By Christine Bordelon
Marvel M. Robertson experienced the heartbreak of losing her daughter several years ago, and said it was the faith and inspiration of Blessed Sacrament-St. Joan of Arc Deacon Irvin Stewart that pulled her through.
“I was a member of deacon’s Bible class for 15 years, and he helped me through a very difficult time with my daughter,” Robertson said. “He was a wonderful deacon.”
When Deacon Stewart passed away in April 2016 at age 81, Robertson sought to honor him in some way. She approached her pastor, Josephite Father Charles Andrus, and Deacon Stewart’s wife Glenda to discuss dedicating a pew or wood oak plant stand in his memory. That’s when the idea of a stained-glass window came up, Robertson said.
Father Andrus agreed that they could replace two existing amber glass panels with two stained-glass windows in patterns to best represent the religious man that Deacon Stewart was.
On Oct. 15, which happened to be during the parish’s men’s weekend, the panels were unveiled in a ceremony. Father Andrus thought it was an apropos time considering how Deacon Stewart was a strong example of a good man over the five years he knew him as a Bible study coordinator, a preacher and someone who was very involved in the parish.
“He was very well respected,” Father Andrus said. “He was a humble servant of the church, and he loved the diaconate and was very involved in the preaching and sacramental life of the church as a deacon.”
“I think it’s just cool,” Stewart’s grandson Mark Stewart-Simms said. “A big part of his life was church and God. No matter what conversation you would have with him, it was really important to him. It was probably the most the important thing besides my grandmother and family.”
In addition to Stewart-Simms, two of Stewart’s children, Sandi Stewart of Houston and Irvin Stewart Jr. of Dallas, were there along with other grandchildren and great-grandchildren. The Stewarts have two biological children and three adopted children.
Glenda Stewart, who was married to Deacon Stewart for 56 years, was recuperating from an accident and couldn’t attend but said her family took pictures, and her fellow congregants told her how beautiful the ceremony was.
“They came over after and showed pictures they took for me,” she said. “The windows are absolutely beautiful. When parishioners called me to tell that, that made my day right there.”
Cynthia Courage, owner of Attenhofer Stained Glass Studio, worked with Robertson and Stewart to design the panels that measure approximately 12-by-43-inches. One panel has a hand-painted medallion of a cross in the center surrounded by lilies of the field, which represent the people of Christ. The other panel has a hand-painted Bible with a palm branch under it.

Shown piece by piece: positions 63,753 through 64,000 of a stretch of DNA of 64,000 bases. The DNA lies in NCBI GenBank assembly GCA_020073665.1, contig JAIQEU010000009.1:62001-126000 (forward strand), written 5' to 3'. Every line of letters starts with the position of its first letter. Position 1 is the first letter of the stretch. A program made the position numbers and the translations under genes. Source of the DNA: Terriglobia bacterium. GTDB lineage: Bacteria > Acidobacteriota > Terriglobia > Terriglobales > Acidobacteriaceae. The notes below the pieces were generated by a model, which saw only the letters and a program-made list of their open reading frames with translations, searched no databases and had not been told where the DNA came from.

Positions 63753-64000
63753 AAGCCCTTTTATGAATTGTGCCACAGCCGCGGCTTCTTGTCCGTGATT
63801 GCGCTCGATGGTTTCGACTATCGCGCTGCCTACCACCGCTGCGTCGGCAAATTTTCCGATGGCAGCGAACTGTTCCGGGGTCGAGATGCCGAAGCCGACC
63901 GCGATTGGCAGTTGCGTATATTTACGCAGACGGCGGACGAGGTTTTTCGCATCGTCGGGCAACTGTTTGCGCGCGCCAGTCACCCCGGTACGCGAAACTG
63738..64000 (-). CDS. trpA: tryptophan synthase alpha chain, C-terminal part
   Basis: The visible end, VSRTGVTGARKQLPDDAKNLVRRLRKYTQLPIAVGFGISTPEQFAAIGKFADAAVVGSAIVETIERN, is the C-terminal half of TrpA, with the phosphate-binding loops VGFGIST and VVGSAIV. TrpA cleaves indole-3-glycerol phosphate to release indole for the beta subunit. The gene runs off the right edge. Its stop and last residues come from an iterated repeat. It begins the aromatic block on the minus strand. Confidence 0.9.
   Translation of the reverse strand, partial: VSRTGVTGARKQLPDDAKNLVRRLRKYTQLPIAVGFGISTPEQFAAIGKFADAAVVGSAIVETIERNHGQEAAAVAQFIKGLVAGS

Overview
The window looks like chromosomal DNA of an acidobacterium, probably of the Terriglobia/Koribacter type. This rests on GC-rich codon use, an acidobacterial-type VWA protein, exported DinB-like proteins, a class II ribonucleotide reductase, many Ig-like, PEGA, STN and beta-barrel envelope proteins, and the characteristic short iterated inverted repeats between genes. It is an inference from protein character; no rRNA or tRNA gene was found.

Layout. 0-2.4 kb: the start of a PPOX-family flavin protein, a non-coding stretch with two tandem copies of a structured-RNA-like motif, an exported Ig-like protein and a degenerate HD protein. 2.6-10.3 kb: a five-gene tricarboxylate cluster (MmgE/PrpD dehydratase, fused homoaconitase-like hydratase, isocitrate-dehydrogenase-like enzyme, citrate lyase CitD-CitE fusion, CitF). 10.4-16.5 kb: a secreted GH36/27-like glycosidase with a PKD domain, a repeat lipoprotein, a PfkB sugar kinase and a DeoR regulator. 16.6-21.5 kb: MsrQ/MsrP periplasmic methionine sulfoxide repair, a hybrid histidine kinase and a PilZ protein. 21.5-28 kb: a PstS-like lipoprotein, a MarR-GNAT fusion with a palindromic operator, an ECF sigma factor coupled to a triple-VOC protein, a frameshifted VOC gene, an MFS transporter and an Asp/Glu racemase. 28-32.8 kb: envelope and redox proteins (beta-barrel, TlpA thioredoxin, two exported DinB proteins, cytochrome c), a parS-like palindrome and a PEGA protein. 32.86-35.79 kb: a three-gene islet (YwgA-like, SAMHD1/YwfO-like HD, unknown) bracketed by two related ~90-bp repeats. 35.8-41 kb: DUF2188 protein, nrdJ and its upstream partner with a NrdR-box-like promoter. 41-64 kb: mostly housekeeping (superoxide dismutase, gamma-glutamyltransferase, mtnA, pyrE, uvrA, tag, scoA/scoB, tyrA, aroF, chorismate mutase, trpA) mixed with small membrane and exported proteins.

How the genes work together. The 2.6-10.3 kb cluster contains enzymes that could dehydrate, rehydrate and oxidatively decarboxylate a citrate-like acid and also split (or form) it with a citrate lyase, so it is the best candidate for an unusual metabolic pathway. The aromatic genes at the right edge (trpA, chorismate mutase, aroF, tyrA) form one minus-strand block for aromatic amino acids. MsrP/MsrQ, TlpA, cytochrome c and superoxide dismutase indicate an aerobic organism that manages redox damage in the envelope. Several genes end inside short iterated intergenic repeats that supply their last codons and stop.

“We tossed around several ideas and came up with a Bible and a cross,” Courage said as the predominant images on each of the panels. The Bible stood for the Bible studies he conducted, and the cross represented his faith. Stewart and Robertson had approval every step of the way, Courage added.
The main medallions containing the cross and Bible images began as clear glass that Courage said she hand-painted and fired approximately seven times.
Courage said she was mindful of the style and coloration of the existing stained-glass windows at St. Joan of Arc and used glass that has been in business since 1888. Each panel has a blue-green border “that keeps the eyes on the piece.”
“We used very similar colors to other colors in the church,” she said. “We created stenciled diamonds that I hand-painted,” Courage said. “Each diamond took an hour to airbrush.” She also created memorial plaques on each panel that was inscribed with the donors’ names as part of the fabric of the bottom of the stained-glass panel, again similar to the ones already in the church.
“They did a great job,” Father Andrus said of the window installation. “It blended almost perfectly.”
Glenda Stewart mentioned how losing her husband was difficult last year, but she now has the opportunity see his life’s work remembered in stained glass every time she goes in the church.
“I was just saying that Irvin loved the church,” she said, mentioning that he was a deacon at both Holy Ghost and Blessed Sacrament-St. Joan of Arc. “Everybody would say he knows how to preach. Irvin did so many funerals and weddings. My mother loved him. She was so proud of him; so many people were proud of Irvin. He was dedicated to the church, no matter what. … Irvin was strong and that’s how he wanted me to be.”
Christine Bordelon can be reached at firstname.lastname@example.org.